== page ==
9. 11. 2012 8:53

Transatlantic relations after the U.S. presidential election

On Thursday, 8th November 2012, another regularly held seminar organised by Eurocentre Prague took place in the Information Centre of the Czech Government, this time on transatlantic relations after the U.S. presidential election. Presentation of Tomas Karasek, PhD, Director of the Research Centre of the Association for International Affairs and Senior Research Fellow at Faculty of Social Sciences, Charles University Prague, was started by looking at the fundamental power and institutional aspects of the Euro-American relations, out of which NATO, an organization which represents probably the most successful security-collective body at all, plays clearly the most important role. From the institutional point of view, NATO is, however, the only viable institution in the transatlantic relations. Economic relations, which have been historically formed between two key poles of the international system, have been nowadays losing its importance due to strengthening of the influence of China and other actors in the international arena, as well as the Eurozone crisis. In the long term, it has been also Euro-Atlantic identity, political structure from the period after the 2nd world war, which has been weakened and has been – according to Karásek - no longer carried by the elites who would consciously invest political, economic and value capital in it.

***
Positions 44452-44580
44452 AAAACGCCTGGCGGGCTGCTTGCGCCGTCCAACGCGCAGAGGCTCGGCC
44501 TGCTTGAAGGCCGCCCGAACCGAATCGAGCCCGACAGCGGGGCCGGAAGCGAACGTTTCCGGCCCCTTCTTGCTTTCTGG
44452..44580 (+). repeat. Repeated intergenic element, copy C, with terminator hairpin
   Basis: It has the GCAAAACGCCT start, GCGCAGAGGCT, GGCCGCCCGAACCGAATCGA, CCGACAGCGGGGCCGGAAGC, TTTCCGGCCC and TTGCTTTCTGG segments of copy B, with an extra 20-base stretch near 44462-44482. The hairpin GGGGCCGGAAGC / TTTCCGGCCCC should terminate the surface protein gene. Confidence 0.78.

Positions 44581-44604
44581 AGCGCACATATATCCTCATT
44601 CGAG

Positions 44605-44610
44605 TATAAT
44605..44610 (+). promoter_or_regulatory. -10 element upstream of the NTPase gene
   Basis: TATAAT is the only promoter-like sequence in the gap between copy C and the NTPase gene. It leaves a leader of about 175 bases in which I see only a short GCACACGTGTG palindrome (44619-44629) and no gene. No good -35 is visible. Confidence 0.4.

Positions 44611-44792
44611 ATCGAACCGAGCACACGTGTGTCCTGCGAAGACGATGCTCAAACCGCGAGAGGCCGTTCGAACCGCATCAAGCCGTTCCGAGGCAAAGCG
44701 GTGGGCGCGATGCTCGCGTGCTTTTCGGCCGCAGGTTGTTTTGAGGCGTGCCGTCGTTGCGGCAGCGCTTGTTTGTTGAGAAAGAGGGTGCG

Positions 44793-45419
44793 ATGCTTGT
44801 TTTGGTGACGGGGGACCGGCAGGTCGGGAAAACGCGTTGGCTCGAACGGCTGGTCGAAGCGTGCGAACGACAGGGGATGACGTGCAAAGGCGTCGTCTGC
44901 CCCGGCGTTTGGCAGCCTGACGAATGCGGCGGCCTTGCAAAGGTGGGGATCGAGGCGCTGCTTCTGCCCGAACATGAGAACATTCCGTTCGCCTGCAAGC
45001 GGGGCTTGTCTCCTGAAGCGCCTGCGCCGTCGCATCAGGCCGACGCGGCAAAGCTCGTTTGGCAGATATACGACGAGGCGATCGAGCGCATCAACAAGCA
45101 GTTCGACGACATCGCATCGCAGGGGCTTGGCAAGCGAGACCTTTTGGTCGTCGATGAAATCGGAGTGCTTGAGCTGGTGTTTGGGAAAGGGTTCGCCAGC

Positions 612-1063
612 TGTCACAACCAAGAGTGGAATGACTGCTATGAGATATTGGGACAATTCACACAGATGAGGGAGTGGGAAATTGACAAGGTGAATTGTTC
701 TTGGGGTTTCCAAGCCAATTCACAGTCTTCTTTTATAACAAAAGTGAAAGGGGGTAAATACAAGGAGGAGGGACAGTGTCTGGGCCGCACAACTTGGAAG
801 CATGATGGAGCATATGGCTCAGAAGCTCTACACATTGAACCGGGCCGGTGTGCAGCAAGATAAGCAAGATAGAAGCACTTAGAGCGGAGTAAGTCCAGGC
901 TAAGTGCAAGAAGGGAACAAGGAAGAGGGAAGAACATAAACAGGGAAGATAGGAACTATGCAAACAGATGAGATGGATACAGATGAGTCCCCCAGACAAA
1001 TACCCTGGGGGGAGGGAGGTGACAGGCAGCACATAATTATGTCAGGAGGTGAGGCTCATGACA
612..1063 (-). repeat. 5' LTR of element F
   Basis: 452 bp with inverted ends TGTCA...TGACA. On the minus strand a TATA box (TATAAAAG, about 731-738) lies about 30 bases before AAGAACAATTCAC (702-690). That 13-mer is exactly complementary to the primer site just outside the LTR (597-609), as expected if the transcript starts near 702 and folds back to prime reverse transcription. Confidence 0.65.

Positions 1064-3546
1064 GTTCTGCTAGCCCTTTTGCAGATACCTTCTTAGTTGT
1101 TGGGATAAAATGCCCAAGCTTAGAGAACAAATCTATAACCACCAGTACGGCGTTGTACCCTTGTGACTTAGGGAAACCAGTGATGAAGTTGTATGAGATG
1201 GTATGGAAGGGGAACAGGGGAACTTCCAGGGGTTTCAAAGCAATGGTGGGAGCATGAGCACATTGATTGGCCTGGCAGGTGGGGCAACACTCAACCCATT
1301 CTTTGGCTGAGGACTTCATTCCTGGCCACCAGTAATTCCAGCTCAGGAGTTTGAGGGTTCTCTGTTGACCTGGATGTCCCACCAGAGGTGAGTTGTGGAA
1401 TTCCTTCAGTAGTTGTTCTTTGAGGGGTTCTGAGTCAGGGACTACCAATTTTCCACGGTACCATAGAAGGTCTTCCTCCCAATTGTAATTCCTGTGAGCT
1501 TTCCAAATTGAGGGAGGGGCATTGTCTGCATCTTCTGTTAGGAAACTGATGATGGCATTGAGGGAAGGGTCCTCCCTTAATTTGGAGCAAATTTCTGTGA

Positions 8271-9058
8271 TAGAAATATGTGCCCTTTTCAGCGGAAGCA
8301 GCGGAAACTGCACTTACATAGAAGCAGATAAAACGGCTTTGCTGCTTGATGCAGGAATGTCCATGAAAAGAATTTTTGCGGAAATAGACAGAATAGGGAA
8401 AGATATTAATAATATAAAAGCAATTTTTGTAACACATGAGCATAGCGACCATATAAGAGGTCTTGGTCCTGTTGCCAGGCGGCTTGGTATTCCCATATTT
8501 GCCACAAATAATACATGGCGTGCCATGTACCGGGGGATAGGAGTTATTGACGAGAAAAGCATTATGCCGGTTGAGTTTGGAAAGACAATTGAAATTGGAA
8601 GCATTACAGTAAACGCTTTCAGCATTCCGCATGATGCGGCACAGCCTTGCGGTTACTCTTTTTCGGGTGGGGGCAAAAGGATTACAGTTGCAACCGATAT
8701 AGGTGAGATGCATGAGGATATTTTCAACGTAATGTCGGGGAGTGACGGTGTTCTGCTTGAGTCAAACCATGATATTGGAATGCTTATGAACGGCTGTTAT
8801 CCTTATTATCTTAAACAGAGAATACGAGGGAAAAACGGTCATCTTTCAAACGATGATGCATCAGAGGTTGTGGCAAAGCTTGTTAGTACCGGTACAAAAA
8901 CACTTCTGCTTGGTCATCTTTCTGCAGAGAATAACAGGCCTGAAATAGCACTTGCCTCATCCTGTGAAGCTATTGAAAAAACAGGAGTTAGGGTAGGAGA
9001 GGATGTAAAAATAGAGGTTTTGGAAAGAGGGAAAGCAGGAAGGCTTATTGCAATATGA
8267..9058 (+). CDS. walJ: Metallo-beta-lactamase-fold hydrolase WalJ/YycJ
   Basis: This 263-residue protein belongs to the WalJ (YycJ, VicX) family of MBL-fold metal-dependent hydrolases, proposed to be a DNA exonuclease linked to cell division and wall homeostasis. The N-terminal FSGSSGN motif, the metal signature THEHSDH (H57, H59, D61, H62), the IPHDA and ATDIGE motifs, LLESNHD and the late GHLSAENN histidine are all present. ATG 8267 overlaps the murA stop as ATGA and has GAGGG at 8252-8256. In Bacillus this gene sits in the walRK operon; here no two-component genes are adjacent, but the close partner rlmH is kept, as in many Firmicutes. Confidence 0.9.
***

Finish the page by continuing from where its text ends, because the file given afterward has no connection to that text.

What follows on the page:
Current transatlantic relations can be characterized by the loss of strategic attractiveness of Europe for the U.S.A. Shared values have been worse operationalized for a joint action and institutions (such as NATO) have difficulties in finding new solutions for mutual relations. A “new” euroatlantism could, according to Tomas Karasek, come from power threats or other correspondingly strong challenges, opportunities to strengthen the Euro-Atlantic identity or shared understanding of the importance and significance of the threat. A lot of questions can be, however, raised. Strategic concepts of threats, no matter if it is Iran, China, Russia, or terrorism, are different for both units. Persistent security, economic and institutional factors prevent the transatlantic link from being radically broken. Nevertheless, it can be expected that if a breakthrough event (such as 11th September 2001) doesn’t appear in the near future, the importance of the transatlantic relations can slowly fade.

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